I’ll preface this by saying that I not only read Patterico, but that I personally know him and like him. That doesn’t stop me from tweaking him on occasion (or being tweaked by him) – a Venn diagram of our political and social beliefs would overlap by about half. But I respect him deeply as someone who has a genuine regard for truth wherever that may take him. So I hope one day to convert him from a right-pragmatist to a left-pragmatist (like me).
He’s been involved in a kind of baroque conflict with Jeff Goldstein, from Protein Wisdom. Jeff’s blog isn’t a regular read, but I drop in from time to time, and I’m usually amused by his weird combination of doting middle-class normality, strange right-wing deskpounding, and the fact that – like me – he occasionally take politics out into orbit by looking at the philosophical underpinnings.
In this case, we’re talking about a debate that somehow became bitter about rhetoric and the nature of truth. And I’ll push my conclusion forward by suggesting that I think that it’s funny as hell to see the right having the mirror image debate that has fractured much of the left over the last few years; between the torch-waving purists and people who look out into the broader audience and go “But…” when the purists start their march to the cliff.
The substance of the argument is simple – when Rush Limbaugh (who I have only heard playing from my late – Hispanic, immigrant – neighbor’s garage) said he wanted “Obama to fail” – was he wrong in choosing his words?
Goldstein’s position on this and style in this argument would make him perfectly at home in the Netroots; the chestbeating, bullying, take-no-prisoners, make-no-compromises, f**k-the-moderates could be any number of lefty bloggers who I’ve slagged in the past and will happily go on slagging in the future – because they deserve it. It hasn’t worked out so well for them so far – Obama wasn’t elected because he was the leftiest candidate, he was elected because he promised to break the logjam between morons of the left and fools on the right and Democrats picked up Congress by electing Blue Dogs to formerly Republican seats. And since I think that’s idiocy on the part of the Democrats, I’m partly happy to see some try and send the GOP head down the same self-destructive path, or I would be if I didn’t worry that the collective pack of self-righteous jackals might simply destroy the country I love while dragging themselves down.
I am philosophically opposed to political purists; in this I stand with Hume who lived in a nation torn by political certainty. I think a healthy respect for the possibility of our own error, and a respect for the modesty that the world eventually imposes on us all is a good place to build one’s philosophical and political foundations.
Rhetorically, that leads me to side with Patterico, who suggested that Limbaugh made a rhetorical mistake which handed his opponents the bricks they later threw at him. To Goldstein, this is a surrender to a moral and practical relativism, in which words mean whatever the audience says they mean – and so the construction of meaning is stripped from the author. To him, this is the step onto the greased slide of Bad Philosophy and needs to be fought over at every opportunity, lest Derrida and Baudrillard somehow become enshrined as state philosophers.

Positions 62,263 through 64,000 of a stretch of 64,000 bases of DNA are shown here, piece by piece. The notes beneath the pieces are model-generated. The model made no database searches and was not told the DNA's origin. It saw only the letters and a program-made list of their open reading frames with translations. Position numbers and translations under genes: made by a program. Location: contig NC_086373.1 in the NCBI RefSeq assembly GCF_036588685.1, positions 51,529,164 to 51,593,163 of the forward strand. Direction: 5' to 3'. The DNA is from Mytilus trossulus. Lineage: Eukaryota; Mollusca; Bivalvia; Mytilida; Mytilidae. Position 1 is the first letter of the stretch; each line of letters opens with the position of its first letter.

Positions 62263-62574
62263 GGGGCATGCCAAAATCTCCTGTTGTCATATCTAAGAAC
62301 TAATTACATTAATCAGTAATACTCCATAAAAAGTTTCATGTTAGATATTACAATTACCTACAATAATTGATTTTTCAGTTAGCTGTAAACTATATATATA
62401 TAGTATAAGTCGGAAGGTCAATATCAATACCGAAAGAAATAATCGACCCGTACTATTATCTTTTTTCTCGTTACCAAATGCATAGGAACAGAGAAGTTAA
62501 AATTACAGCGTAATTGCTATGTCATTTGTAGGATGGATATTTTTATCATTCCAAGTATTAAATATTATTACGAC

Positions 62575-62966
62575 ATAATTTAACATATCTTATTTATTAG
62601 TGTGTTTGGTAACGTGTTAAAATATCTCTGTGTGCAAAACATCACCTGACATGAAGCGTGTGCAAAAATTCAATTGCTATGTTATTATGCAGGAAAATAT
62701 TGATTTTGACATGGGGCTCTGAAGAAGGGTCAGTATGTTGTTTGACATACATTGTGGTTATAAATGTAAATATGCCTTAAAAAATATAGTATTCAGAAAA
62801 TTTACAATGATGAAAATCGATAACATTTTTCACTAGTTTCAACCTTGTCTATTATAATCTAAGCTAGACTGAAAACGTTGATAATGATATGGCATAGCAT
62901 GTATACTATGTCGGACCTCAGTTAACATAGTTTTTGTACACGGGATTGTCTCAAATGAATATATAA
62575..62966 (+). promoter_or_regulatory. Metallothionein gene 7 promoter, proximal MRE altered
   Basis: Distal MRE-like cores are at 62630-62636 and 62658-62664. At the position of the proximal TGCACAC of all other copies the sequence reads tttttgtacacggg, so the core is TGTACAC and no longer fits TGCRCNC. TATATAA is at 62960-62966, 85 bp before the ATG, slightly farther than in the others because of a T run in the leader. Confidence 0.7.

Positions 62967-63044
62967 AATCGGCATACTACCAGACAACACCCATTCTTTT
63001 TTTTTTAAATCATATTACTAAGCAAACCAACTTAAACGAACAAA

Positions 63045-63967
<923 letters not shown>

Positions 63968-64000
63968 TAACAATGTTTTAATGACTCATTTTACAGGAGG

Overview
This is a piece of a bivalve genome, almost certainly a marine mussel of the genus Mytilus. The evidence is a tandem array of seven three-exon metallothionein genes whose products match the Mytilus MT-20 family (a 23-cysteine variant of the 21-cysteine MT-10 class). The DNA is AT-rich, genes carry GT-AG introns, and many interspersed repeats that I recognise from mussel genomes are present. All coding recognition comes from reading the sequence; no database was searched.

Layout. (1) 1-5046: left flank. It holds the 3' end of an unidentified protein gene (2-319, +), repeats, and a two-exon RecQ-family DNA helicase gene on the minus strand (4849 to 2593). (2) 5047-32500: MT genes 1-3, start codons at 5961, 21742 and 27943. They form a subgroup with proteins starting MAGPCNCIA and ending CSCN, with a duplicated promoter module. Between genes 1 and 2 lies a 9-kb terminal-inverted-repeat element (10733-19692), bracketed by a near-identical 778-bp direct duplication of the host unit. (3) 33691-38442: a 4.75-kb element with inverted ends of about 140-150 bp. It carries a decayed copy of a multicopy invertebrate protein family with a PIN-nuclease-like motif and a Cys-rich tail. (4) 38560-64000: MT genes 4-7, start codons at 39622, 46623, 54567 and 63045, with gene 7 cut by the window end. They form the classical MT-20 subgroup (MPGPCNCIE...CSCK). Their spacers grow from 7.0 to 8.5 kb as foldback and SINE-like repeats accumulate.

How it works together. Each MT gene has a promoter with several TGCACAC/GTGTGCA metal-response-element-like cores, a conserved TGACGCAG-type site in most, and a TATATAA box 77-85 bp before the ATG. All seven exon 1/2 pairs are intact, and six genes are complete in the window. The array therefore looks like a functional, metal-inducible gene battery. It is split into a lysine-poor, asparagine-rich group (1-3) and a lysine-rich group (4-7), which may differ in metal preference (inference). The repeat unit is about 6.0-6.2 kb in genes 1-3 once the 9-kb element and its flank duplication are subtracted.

But that’s looney, because it implies a kind of Red Queen world in which authors can say whatever the heck they want and the words mean whatever the heck they say they do. To me that kind of authorial absolutism is just the mirror image of the postmodern claim that meaning is solely constructed by the reader from the text. I think it’s possible to have kind of a constructivist view of language and still believe that intersubjective truth is approachable; to believe that language is like dancing, a process that takes place between an author of words and an understander of them, and to believe that there are good dancers – and bad ones.
It’s not stupid to suggest that meaning can be and often is misconstrued – I was amazed that neither Patterico nor Goldstein told the “Sit, b**ch!” jokes as a part of their examples. And my responsibility as a speaker is to say what I mean is such a way that the audience I intend to reach gets what I say. That’s different if I’m presenting a paper on quark interactions with gluons to a postdoctoral seminar in physics or if I’m a national commentator on politics speaking to a general audience.
If Goldstein believes – as he suggests in his writing – that Obama’s efforts should fail, in order to drive a stake into the heart of liberalism – than he’s an ass. Never, in the history of our Republic have we acted purely. Every action has been undertaken with a mixture of pure belief, base self-interest, fear, hope, lack of knowledge, stupidity, and flat error. And yet – on the scaffolding constructed by the Founders, we’ve constructed something great.
Goldstein needs to decide if he’s a political purist or a patriot. I don’t think you can be both.
And the “bongs” reference in the title was because reading the whole discourse over meaning and language somehow reminded me of those terribly serious conversations we used to have as sophomores in college; it’s just that back then it involved bong hits and New Riders of the Purple Sage.